Related to this, many evolutionary biologists believe that virulence and transmission are closely tied. That is, a virus that is too deadly will cause outbreaks that fizzle out (Ebola is a good example). Viruses that don’t cause enough disease might have a hard time transmitting too (coughing, sneezing or diarrhea are good examples – a little bit of disease helps get the virus out of your bod and into the next one). Paul Ewald argued that the high mortality rate of the 1918 influenza was in part due to the fact that the conditions at the time allowed for a more deadly virus to evolve. Due to WWI, factors such as overcrowding and troop movements may have allowed a highly virulent virus to be successful. Conditions today may not favor a pandemic by a highly virulent virus. So would a transmissible and pathogenic H5N1 cause a major epidemic or would it fizzle out?

There is also the issue of publication. There is debate on whether the research should be published or kept secret. Does publication provide a roadmap for someone who wants to do this for evil purposes to repeat the experiment and create a biological weapon? It seems to me that even without details of the experiment, enough information is already available to repeat it. Withholding publication would also prevent other researchers from understanding and extending the findings. Any benefits from having done the experiments would be significantly less without publication.

I have seen stories like this one before. Several years ago, an highly pathogenic ectromelia virus (causes mousepox, related to the smallpox virus) was made by adding the gene for Interleukin-4. The researchers did not intend to make a highly pathogenic virus, it was rather a surprise to see this effect. There was much debate about whether they should publish, that perhaps this was a roadmap for building a highly pathogenic poxvirus in humans. They published and we have since learned more about the virus, including the observation that the virus does not transmit effectively, and that doing the same thing in other viruses doesn’t have the same effect. The more we know, the better.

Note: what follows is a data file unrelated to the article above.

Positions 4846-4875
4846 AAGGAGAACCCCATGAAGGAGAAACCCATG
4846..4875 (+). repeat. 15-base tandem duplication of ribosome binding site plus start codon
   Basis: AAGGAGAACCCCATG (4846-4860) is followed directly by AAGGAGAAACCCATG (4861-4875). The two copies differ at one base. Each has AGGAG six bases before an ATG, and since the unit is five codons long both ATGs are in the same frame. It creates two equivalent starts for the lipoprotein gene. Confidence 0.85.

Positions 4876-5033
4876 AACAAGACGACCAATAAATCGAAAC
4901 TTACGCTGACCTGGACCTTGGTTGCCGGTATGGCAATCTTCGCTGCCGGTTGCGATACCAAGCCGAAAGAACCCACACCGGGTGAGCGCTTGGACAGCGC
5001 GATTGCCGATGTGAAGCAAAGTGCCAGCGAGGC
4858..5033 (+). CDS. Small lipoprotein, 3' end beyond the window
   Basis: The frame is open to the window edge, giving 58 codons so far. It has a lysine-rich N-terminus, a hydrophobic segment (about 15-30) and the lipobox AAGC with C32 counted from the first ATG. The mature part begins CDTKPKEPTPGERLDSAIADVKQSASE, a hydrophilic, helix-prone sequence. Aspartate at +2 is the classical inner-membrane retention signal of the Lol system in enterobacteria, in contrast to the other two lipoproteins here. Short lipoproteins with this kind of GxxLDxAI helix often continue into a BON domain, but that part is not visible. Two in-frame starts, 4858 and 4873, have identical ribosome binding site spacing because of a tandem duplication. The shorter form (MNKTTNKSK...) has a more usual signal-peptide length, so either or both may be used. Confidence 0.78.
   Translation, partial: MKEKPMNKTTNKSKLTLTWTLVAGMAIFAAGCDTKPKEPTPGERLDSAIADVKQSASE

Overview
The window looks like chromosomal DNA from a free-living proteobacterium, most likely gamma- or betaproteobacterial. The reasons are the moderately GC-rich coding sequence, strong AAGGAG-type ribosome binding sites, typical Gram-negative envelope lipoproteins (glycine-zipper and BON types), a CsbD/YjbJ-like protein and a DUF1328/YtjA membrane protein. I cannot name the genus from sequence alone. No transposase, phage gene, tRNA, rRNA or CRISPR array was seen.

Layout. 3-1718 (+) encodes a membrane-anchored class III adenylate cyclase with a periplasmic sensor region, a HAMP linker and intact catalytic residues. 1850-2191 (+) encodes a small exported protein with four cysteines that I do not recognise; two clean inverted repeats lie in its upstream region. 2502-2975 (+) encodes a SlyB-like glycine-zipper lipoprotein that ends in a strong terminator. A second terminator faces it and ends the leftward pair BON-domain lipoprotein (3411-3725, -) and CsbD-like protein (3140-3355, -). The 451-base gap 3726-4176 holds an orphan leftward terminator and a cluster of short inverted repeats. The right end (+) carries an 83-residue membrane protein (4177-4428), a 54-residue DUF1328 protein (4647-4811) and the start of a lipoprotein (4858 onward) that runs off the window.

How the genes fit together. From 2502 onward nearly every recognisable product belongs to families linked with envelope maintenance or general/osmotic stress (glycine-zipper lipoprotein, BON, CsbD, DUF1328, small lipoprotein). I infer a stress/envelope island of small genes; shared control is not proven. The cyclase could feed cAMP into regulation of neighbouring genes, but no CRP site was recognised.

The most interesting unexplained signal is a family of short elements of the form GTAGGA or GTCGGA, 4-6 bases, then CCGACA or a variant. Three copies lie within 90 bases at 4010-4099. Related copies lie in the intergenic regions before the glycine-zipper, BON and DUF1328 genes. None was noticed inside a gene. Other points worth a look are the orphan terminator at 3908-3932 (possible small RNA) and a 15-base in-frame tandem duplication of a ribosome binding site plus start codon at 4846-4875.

I’d make the same argument here. I’d like to see the research published. The information from this study is probably valuable, addresses an important question, and is only one small step in understanding H5N1 influenza.


Taking control of the host to spread virus laden goo

Viruses are experts at hijacking cells to replicate, manipulating the conditions in the cell to optimize viral processes. But they manipulate their hosts on a higher level too, sometimes manipulating host behaviour to increase the chances of transmission. Take rabies virus for example: the virus induces aggression, then replicates abundantly in the salivary glands and stimulates salivation. The aggressive host is driven to bite, spreading the virus to its next host.

The basis for these bahavioural changes is poorly understood, on both the viral and host ends. However an experiment published in Science recently identifies the genetic basis for host behaviour manipulation by a baculovirus that infects the gypsy moth. When a baculovirus infects its host, the host eventually dies in a gruesome death appropriately called “virus melt.” The insect is liquefied, and the gooey, virus laden liquid drips down from the remains of the host on to the leaves below. Unsuspecting insects will then eat the contaminated leaves, becoming infected themselves.